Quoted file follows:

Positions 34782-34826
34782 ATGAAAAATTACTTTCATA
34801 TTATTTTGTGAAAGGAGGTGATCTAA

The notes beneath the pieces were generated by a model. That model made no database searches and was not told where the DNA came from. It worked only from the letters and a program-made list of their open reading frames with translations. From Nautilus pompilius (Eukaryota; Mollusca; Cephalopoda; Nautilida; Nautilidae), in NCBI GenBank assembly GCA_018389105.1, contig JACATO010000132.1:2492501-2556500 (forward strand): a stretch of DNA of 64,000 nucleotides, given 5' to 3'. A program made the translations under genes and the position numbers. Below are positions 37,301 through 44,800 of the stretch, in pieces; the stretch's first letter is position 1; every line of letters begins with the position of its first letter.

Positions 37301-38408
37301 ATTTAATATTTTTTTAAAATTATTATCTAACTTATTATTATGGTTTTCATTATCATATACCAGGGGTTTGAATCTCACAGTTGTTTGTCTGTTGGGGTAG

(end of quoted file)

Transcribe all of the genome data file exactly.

Positions 34782-34826
34782 ATGAAAAATTACTTTCATA
34801 TTATTTTGTGAAAGGAGGTGATCTAA

The notes beneath the pieces were generated by a model. That model made no database searches and was not told where the DNA came from. It worked only from the letters and a program-made list of their open reading frames with translations. From Nautilus pompilius (Eukaryota; Mollusca; Cephalopoda; Nautilida; Nautilidae), in NCBI GenBank assembly GCA_018389105.1, contig JACATO010000132.1:2492501-2556500 (forward strand): a stretch of DNA of 64,000 nucleotides, given 5' to 3'. A program made the translations under genes and the position numbers. Below are positions 37,301 through 44,800 of the stretch, in pieces; the stretch's first letter is position 1; every line of letters begins with the position of its first letter.

Positions 37301-38408
37301 ATTTAATATTTTTTTAAAATTATTATCTAACTTATTATTATGGTTTTCATTATCATATACCAGGGGTTTGAATCTCACAGTTGTTTGTCTGTTGGGGTAG